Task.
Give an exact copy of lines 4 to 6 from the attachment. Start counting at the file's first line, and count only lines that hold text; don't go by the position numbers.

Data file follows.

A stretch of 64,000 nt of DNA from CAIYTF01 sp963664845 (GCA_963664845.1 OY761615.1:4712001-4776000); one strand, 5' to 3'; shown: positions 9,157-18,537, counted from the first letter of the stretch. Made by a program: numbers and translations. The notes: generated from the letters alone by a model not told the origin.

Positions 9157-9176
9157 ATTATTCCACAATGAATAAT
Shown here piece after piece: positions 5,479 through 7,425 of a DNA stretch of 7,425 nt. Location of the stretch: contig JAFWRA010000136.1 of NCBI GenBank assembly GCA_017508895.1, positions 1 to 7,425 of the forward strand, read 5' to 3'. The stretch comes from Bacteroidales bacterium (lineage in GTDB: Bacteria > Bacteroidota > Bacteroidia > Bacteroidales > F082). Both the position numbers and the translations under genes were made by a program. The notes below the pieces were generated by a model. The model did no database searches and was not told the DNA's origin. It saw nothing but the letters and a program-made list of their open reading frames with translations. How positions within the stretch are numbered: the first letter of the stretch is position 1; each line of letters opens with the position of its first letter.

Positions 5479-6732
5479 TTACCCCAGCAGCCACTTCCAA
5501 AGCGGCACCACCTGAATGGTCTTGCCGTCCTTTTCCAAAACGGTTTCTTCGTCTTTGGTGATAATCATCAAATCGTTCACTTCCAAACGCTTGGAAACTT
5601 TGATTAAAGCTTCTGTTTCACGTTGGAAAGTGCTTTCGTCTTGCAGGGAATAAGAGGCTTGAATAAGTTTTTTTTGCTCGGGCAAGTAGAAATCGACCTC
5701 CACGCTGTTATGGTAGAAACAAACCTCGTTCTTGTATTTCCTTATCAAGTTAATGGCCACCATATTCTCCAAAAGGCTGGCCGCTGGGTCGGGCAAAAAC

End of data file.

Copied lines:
Shown here piece after piece: positions 5,479 through 7,425 of a DNA stretch of 7,425 nt. Location of the stretch: contig JAFWRA010000136.1 of NCBI GenBank assembly GCA_017508895.1, positions 1 to 7,425 of the forward strand, read 5' to 3'. The stretch comes from Bacteroidales bacterium (lineage in GTDB: Bacteria > Bacteroidota > Bacteroidia > Bacteroidales > F082). Both the position numbers and the translations under genes were made by a program. The notes below the pieces were generated by a model. The model did no database searches and was not told the DNA's origin. It saw nothing but the letters and a program-made list of their open reading frames with translations. How positions within the stretch are numbered: the first letter of the stretch is position 1; each line of letters opens with the position of its first letter.

Positions 5479-6732
5479 TTACCCCAGCAGCCACTTCCAA